Government law and policy, including fiscal measures such as the budget, must be based on human rights and must reflect Ireland’s ESC rights obligations. Not only is this what the Irish State legally signed up to when it ratified the International Covenant on Economic, Social and Cultural Rights (ICESCR) in 1989; it is also good governance. ESC rights are not only concerned with how much the Irish State budgets and spends on areas such as housing, education and health judged against the resources it has, but also, importantly, how effectively and transparently it uses those resources allocated towards its stated human rights outcomes.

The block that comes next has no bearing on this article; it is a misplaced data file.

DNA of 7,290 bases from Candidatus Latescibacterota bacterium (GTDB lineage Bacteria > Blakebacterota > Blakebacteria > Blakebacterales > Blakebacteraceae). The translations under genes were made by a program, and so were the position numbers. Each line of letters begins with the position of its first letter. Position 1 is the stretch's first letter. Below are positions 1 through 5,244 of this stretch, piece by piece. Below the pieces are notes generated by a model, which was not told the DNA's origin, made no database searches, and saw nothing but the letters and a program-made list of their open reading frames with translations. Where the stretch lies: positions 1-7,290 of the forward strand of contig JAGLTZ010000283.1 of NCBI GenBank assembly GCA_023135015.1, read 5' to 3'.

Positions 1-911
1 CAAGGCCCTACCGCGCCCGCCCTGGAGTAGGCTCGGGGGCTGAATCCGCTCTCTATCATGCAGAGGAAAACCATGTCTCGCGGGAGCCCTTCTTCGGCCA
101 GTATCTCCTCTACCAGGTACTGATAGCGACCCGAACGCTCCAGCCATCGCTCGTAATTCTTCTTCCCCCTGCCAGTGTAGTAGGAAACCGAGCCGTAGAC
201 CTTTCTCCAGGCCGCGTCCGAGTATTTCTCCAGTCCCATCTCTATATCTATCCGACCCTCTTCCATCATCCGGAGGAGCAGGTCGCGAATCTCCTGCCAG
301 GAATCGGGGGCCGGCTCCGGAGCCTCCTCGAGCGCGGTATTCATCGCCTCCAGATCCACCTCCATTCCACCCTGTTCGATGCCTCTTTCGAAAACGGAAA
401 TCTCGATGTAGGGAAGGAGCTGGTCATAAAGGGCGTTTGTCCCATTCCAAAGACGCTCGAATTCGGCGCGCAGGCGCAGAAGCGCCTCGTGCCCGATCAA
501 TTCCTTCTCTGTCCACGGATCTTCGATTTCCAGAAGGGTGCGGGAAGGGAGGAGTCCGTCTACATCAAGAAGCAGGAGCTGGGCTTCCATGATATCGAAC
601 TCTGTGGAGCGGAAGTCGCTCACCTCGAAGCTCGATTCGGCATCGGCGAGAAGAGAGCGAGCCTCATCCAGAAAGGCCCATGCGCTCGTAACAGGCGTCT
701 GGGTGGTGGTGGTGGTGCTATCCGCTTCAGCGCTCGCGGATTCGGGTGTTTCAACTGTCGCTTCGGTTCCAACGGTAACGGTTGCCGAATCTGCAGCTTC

2 THE ROLE OF DEFAULT POLICIES FOR TAX AND WELFARE UPRATING There is wide variation in the default policies for year-to-year adjustment of tax and benefit policies along several dimensions. The starting point for many countries – including Ireland – has been that policy changes are announced on a discretionary basis, year by year: no systematic uprating rule is applied. However, the experience of high wage-price inflation during the 1970s and early 1980s led to changes in this procedure in a number of countries. One of the driving forces for this was the phenomenon known as ‘fiscal drag’ or ‘bracket creep’, i.e. high growth in nominal wages without concomitant increases in tax bands, leading to a higher proportion of income being taxed at higher rates. 5 Buchanan’s writings on public